Razer working on fix for dongle driver installation security flaw

Plugging in a Razer dongle starts a driver installation process that could allow attackers to gain system-level privileges

Razer wireless dongle next to mouse

A hacker published details of a flaw with Razer’s wireless dongle that could allow an attacker to gain access to and execute commands at a system-level priviledge.

First spotted by MSPowerUser, a hacker who goes by the Twitter username ‘jonhat’ (@j0nh4t) shared details of the flaw online, noting that Razer had not responded to his attempts to contact the company. However, jonhat followed up in a thread under the initial tweet that Razer did eventually reach out, that their security team is working on a fix and that they offered a bug bounty despite going public with the issue.

Update 08/26/2021: A Razer spokesperson confirmed to MobileSyrup that the company is working to update the installation program and plans to release a version with a fix shortly. You can read the full statement below:

“We were made aware of a situation in which our software, in a very specific use case, provides a user with broader access to their machine during the installation process.

We have investigated the issue, are currently making changes to the installation application to limit this use case, and will release an updated version shortly. The use of our software (including the installation application) does not provide unauthorized third-party access to the machine.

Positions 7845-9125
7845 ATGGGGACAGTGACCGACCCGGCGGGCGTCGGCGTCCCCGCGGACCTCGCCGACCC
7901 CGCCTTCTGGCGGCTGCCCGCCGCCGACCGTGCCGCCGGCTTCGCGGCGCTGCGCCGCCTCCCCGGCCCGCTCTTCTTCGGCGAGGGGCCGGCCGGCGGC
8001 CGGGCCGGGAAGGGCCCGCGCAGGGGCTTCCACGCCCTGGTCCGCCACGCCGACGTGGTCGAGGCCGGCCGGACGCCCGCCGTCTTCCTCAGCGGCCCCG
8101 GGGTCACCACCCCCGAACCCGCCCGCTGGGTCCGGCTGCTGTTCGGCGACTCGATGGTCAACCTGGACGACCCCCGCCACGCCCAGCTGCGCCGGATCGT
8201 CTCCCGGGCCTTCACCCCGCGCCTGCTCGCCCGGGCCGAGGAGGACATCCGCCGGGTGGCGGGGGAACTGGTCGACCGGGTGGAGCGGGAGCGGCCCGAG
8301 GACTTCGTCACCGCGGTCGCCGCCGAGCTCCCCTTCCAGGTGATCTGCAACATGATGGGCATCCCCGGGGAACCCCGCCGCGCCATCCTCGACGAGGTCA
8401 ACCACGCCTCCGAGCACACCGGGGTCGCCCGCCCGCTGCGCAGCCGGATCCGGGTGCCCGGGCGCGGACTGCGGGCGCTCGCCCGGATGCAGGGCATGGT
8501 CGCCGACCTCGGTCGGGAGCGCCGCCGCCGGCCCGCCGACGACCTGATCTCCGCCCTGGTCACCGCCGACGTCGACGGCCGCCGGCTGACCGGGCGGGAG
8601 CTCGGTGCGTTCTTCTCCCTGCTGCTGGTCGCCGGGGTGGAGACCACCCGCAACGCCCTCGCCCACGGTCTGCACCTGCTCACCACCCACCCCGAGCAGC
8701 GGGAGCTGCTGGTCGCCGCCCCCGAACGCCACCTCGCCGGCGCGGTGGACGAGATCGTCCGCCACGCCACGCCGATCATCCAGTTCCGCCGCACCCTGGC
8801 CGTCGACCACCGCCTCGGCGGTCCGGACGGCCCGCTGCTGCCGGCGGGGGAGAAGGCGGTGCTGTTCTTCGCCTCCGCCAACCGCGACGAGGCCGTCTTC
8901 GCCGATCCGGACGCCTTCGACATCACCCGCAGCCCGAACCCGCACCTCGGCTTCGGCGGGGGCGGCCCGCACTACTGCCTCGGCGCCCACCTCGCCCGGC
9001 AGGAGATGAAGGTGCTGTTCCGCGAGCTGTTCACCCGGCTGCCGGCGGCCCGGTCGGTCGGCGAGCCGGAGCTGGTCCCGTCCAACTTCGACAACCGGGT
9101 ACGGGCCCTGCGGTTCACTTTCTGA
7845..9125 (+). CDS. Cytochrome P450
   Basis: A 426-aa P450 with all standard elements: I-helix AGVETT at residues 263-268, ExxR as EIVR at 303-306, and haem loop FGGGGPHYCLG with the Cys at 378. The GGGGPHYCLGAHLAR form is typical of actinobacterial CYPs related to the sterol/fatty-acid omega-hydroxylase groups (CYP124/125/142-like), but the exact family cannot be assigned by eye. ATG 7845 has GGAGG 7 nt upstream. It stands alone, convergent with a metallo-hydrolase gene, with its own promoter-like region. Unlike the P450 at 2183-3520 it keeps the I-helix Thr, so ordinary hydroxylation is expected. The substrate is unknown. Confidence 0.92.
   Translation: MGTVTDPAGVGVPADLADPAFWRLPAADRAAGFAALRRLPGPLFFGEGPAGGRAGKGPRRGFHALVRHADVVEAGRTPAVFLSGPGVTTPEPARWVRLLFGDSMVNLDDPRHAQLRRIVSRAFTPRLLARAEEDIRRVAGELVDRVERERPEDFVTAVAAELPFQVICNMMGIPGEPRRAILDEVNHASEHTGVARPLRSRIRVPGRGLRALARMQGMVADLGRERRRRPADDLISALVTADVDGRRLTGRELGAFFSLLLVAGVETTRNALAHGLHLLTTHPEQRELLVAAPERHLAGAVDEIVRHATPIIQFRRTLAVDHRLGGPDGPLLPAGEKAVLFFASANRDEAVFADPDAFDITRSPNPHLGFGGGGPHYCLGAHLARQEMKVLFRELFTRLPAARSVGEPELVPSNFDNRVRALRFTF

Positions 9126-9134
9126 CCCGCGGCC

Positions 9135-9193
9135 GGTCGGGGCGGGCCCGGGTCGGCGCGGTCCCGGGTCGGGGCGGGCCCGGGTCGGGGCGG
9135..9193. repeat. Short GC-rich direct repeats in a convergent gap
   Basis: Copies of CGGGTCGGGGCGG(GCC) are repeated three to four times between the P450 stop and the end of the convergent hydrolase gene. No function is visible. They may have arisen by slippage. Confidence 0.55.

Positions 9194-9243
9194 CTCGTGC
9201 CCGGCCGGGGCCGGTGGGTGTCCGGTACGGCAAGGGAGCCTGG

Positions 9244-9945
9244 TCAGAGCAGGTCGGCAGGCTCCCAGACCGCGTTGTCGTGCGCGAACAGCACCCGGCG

We are committed to ensuring the digital safety and security of all our systems and services, and should you come across any potential lapses, we encourage you to report them through our bug bounty service, Inspectiv: https://app.inspectiv.com/#/sign-up.”

The flaw exists within the installation process for Razer’s drivers. In short, when someone plugs in a Razer wireless dongle — typically used to connect accessories like mice and keyboards to a computer — Windows Update will download and run the RazerInstaller program, which installs the software drivers for the connected accessory.

However, the program installs the drivers at the system level and offers users the ability to open File Explorer and select a location to install the drivers. While in the Explorer window, users can shift-right-click to open a Powershell terminal with the same system privileges. If an attacker were to do this, they’d effectively be able to do whatever they wanted on your computer. Additionally, if users choose to save the drivers in a user-controllable place, such as the Desktop, RazerInstaller saves a service binary that an attacker could hijack for persistence.

While that all sounds scary, it’s worth keeping in mind that an attacker would need access to your PC to take advantage of the flaw. The entire issue hinges on plugging in a Razer dongle (or a USB device spoofed to trick Windows into thinking it’s a Razer dongle). In other words, you probably don’t need to worry too much about this vulnerability unless your computer is at risk of being accessed when you’re not around.

Although the flaw is with Razer’s software, it also shows that Windows still has potentially huge vulnerabilities, especially when it comes to implementing third-party drivers and software. Windows Update arguably shouldn’t install stuff with system privileges, especially if that could allow the user to access critical software at that level. It’s worth noting that some have reported similar vulnerabilities with other driver install software, further indicating it’s a larger Windows issue Microsoft needs to address.

This latest flaw comes not long after the PrintNightmare vulnerability and head of Windows 11, which Microsoft has positioned as a more secure version of Windows thanks to implementations of things like an (arguably confusing) TPM requirement.

Source: jonhat (Twitter) Via: MSPowerUser, TechRadar

Update 08/26/2021: Added a statement from Razer about the issue.

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